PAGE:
2021 Netting Survey
The DNR conducted a gill/trap netting survey on Washburn the week of Aug 9. This survey is conducted every four years. A graph of the results, in pdf format, is attached.The graph shows the results, by fish species, over the history of this activity on Washburn. The yellow bars show how we compare to lakes with characteristics similar to Washburn. For example, walleye indicates that we have fewer than 25% of the lakes surveyed.
Updates for 2021
• Northern Pike: On Washburn and other area lakes, anglers can keep ten northern pike, but not more than two pike longer than 26 inches. Any pike from 22 to 26 inches must be released. As always, you are encouraged to keep and eat the small northerns you catch! To see a video about how to fillet a northern go to: https://www. youtube.com/watch?v=puGdrWNhV8A
• Sunfish: This doesn’t impact Washburn yet, but there are new limit restrictions on sunnies and crappies in nearly 100 Minnesota lakes. This new regulation is in place to help maintain a healthy, larger breeding stock. “Sunfish grow slowly. When anglers keep the largest sunfish, the remaining small males don’t need to compete with larger males to spawn. Once the larger males are gone, the smaller males devote less energy to growing and instead, devote energy to spawning at younger ages.” (MN DNR). Catching and releasing larger fish is a great way to improve the fishery of any lake.
• Lead Tackle: Due to the continuing poisoning of loons and other birds when they accidentally ingest lead, a bill is pending in our State Legislature that could ban the manufacture, sale and use of lead fishing jigs and sinkers in Minnesota. At some point, this legislation (Bill HF-157) is likely to become law, as Minnesota follows other states in banning this toxic material. Hearings on the bill are being held now, but results will not be available before we go to press. Check this site for updated information. www.house.leg.state.mn.us and search HF157 2021.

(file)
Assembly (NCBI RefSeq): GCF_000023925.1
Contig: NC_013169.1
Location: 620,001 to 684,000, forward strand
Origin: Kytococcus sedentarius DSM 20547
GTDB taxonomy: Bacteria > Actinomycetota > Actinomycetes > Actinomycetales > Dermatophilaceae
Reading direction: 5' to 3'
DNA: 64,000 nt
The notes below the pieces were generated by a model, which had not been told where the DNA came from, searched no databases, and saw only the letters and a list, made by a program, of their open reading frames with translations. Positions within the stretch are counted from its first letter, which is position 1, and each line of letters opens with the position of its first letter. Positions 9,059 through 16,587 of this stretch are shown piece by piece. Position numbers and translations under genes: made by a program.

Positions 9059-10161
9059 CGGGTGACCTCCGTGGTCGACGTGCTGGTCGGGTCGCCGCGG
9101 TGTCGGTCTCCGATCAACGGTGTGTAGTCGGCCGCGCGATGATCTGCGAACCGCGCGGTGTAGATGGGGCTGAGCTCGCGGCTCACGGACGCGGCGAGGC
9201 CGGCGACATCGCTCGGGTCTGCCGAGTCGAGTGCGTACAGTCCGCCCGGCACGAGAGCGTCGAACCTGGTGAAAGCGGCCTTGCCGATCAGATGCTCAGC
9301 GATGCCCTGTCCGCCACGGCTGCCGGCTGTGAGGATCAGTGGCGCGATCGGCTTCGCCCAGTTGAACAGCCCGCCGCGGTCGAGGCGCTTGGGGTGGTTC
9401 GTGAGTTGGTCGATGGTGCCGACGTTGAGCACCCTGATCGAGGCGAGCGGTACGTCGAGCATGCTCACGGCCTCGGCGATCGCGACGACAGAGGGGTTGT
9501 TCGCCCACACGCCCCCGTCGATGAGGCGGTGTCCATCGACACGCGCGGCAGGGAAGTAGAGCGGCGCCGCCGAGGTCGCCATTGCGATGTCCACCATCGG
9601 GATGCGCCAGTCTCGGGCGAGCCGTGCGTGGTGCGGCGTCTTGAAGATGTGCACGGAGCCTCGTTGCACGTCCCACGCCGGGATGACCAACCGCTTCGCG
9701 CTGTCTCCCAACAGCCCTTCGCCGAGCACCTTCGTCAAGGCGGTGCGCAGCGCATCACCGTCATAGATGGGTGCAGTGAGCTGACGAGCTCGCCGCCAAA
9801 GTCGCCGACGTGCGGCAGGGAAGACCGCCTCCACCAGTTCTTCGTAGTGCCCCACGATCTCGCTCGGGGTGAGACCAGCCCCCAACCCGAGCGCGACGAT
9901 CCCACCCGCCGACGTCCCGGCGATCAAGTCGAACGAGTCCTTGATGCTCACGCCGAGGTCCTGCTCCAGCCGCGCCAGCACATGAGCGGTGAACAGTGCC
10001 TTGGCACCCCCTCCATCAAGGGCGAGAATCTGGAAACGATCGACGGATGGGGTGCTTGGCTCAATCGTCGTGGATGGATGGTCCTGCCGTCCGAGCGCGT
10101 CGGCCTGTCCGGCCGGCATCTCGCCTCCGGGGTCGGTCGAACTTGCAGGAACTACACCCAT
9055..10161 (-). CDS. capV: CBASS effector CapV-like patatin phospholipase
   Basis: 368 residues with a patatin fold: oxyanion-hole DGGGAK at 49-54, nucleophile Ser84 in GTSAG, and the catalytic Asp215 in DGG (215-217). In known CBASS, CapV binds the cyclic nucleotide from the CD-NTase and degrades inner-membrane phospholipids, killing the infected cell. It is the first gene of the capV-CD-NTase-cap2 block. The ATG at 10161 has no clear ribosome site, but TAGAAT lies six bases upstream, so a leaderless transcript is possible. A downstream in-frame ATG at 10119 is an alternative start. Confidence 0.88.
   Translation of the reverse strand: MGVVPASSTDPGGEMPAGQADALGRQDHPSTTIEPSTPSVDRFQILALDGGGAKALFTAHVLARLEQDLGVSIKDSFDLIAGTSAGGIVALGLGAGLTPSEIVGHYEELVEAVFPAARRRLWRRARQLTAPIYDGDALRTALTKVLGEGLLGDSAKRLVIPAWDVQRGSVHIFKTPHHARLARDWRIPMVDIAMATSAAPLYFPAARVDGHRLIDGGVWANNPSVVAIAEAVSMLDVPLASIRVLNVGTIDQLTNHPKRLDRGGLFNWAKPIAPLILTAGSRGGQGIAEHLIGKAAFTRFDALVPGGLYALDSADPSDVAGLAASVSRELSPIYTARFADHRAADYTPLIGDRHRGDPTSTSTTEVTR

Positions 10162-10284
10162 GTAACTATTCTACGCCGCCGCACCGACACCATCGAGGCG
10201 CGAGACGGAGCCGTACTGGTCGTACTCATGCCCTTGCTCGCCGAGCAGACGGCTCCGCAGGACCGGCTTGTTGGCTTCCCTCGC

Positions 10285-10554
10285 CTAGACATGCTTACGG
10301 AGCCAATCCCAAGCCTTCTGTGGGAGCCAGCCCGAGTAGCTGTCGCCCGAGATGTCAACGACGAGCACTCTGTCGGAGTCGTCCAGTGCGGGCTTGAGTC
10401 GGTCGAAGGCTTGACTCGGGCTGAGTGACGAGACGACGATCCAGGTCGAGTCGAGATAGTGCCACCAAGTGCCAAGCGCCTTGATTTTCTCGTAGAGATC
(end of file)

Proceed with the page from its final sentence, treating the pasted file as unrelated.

Consider buying lead-free tackle when replenishing your tackle box. Doing so now may save you from having a stockpile of lead tackle you can’t use.
DNR Fishery News
• Stocking: The DNR expects to resume walleye egg harvesting and thus be able to stock frylings in the autumn. If frylings are not available, they’ll try to stock fingerlings. Washburn is on the DNR’s stocking plan for 2021.
• Lake Plan: The development of a plan for Washburn will be done in stages. The DNR plans to consolidate years of data based on netting and electrofishing that will include the results of gill netting here this year. This background work will occur this coming winter. A draft of a plan will be developed in 2022 and we’ll be asked to provide input and feedback. A small group from our lake should participate in the process. The plan will be finalized, and then implemented in 2023. Until then, the DNR will try to follow the Washburn plan which expired several years ago.
• Lake Study: The DNR is preparing a study of the impact of zebra mussels on the walleye population. Sixty-five lakes, including Washburn and Thunder, will be included in the study. Lakes without zebra mussels will be compared to lakes with that invasive species. Washburn is one of the lakes that appears to be without zebra mussels at this time. This will be a long-term study over a 10-15 year period. At this point, nothing is expected of us, except to continue to actively prevent AIS from entering our lake.
Washburn in 2021
• Gill netting will be done later this summer, over a one week period likely beginning August 9; it will include 15 gill nets and 15 traps.
• Walleye stocking and electrofishing will occur in the fall.
By John N. Harris, DNR Liaison
Click on PDF to see Graphs
The DNR conducted electrofishing on Monday night, October 12, 2020.
Initial report was disappointing but not devastating. The crew pulled 15 "young of year" walleye. YOY are walleye hatched this year. Fifteen is a small number but it is slightly better than last year and it is all the result of natural reproduction as there was no stocking this year.